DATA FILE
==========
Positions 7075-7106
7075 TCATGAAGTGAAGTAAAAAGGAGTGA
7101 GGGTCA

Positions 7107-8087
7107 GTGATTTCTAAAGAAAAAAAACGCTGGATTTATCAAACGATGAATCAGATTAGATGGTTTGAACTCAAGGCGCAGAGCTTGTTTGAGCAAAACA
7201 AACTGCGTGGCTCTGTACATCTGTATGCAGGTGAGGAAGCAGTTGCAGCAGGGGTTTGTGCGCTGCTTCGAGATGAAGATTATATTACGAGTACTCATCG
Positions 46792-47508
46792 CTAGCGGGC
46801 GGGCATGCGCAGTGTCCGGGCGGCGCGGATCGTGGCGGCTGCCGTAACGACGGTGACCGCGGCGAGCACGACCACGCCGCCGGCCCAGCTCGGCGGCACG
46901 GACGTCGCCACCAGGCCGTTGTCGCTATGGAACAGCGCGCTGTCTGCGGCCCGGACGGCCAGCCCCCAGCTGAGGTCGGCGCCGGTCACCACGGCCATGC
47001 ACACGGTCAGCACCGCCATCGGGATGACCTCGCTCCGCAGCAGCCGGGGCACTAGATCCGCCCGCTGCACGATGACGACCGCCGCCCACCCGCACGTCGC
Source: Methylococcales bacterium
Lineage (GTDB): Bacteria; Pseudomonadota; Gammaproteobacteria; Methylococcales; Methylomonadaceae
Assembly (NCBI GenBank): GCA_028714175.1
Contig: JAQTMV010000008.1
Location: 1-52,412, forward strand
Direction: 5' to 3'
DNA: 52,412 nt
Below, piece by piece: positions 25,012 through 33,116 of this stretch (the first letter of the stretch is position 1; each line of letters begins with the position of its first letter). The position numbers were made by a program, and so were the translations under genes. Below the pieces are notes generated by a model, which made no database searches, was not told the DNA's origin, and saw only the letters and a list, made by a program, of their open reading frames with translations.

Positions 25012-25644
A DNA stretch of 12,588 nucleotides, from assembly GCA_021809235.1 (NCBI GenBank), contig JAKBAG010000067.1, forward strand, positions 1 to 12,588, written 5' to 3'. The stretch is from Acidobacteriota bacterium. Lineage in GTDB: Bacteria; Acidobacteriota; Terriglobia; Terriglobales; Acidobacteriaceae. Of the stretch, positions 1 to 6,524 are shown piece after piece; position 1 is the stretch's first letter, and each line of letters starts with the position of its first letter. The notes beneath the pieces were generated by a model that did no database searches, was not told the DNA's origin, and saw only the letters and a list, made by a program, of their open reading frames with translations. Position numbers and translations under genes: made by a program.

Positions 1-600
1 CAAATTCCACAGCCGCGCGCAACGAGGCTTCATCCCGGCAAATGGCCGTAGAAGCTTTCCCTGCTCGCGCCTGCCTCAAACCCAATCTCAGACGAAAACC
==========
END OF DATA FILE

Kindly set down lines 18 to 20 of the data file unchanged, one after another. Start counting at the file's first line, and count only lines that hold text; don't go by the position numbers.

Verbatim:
DNA: 52,412 nt
Below, piece by piece: positions 25,012 through 33,116 of this stretch (the first letter of the stretch is position 1; each line of letters begins with the position of its first letter). The position numbers were made by a program, and so were the translations under genes. Below the pieces are notes generated by a model, which made no database searches, was not told the DNA's origin, and saw only the letters and a list, made by a program, of their open reading frames with translations.

Positions 25012-25644